The Four Way Test


Do You know the History of 4 way Test......?

When the Great Depression hit in 1930, many Rotarians faced the greatest challenge of their lives. There was no better time to test for ethical conduct than during such a dire economic crisis and the scramble to survive.

Herbert J. Taylor, a member of the Rotary Club of Chicago, was asked to take over the near-bankrupt Club Aluminum Company in 1932. It was a last-ditch effort to save the company, which had no money, low employee morale, and ruthless competition from other firms in similar straits.

Taylor used his Rotary background to draft a 24-word code of conduct. He used this code of conduct to guide all his daily decisions. He found this ethical compass so helpful that he called all the department heads together and asked them to do the same. The code had four points, so Taylor called it The Four-Way Test:

“Of the things we think, say or do:

1. Is it the TRUTH?
2. Is it FAIR to all concerned?
3. Will it build GOODWILL and BETTER FRIENDSHIPS?
4. Will it be BENEFICIAL to all concerned?”

 
Club Aluminum applied The Four-Way Test to its dealings with employees, customers, dealers, and suppliers. It deliberately walked away from business that, while profitable, would have failed one or more of its standards.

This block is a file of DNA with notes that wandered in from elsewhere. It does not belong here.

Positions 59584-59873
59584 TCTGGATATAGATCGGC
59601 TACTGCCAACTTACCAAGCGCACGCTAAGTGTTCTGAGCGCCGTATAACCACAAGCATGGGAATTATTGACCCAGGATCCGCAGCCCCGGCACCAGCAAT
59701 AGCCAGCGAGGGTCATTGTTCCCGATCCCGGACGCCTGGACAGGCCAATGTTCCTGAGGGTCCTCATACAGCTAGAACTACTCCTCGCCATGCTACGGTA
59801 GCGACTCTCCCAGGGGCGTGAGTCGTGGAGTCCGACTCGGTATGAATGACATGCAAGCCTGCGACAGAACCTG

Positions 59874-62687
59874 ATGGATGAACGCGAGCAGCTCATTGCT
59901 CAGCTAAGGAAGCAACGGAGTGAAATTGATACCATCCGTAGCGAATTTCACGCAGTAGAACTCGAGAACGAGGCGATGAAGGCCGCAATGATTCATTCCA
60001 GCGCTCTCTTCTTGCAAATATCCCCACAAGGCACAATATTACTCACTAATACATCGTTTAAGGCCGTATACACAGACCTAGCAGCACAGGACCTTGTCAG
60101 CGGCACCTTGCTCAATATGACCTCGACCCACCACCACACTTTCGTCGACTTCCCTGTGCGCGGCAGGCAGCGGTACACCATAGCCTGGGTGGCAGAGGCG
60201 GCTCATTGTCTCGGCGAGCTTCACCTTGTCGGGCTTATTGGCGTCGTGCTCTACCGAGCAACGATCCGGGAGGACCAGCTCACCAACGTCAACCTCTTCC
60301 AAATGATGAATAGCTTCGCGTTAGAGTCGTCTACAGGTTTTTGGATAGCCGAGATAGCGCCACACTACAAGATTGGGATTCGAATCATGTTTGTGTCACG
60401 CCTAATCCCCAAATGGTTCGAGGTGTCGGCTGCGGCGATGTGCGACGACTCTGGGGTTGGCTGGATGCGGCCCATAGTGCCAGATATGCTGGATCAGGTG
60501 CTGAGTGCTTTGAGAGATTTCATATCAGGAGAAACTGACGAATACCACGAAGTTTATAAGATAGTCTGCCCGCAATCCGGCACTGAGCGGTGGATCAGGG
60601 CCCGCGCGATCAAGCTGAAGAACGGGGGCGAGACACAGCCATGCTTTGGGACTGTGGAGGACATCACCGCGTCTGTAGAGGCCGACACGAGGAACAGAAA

The company’s fortunes turned around; it eliminated its debt, and over the next 15 years paid out $1 million in dividends while building a net worth of $2 million. Herb Taylor credited The Four-Way Test.

The RI Board voted to officially adopt The Four-Way Test in 1943. When Herb Taylor became RI president in 1954, he donated the copyright of the test to the organization. The test has been translated into the languages of more than 100 countries.

-- A Japanese Rotary club printed The Four-Way Test on umbrellas for passengers at railway stations.
-- The Rotary Club of Bayswater, Victoria, Australia, sponsored an essay and poster contest among the town’s 11- to 14-year olds using as its theme “A man’s struggle with his conscience.”
-- NASA astronaut Buzz Aldrin planted a Four-Way Test pin on the Moon’s surface.
-- In Meerut, India, the Rotary club erected a stone pillar next to the highway, inscribed with The Four-Way Test
-- Similar monuments were built in public parks by Rotary clubs in Brazil, Japan, and the Philippines.


The Four-Way Test has appeared in gymnasiums, courtrooms, and labour contracts. Today, the test appears on highway billboards, in schoolrooms and halls of government, and on the walls of businesses the world over.

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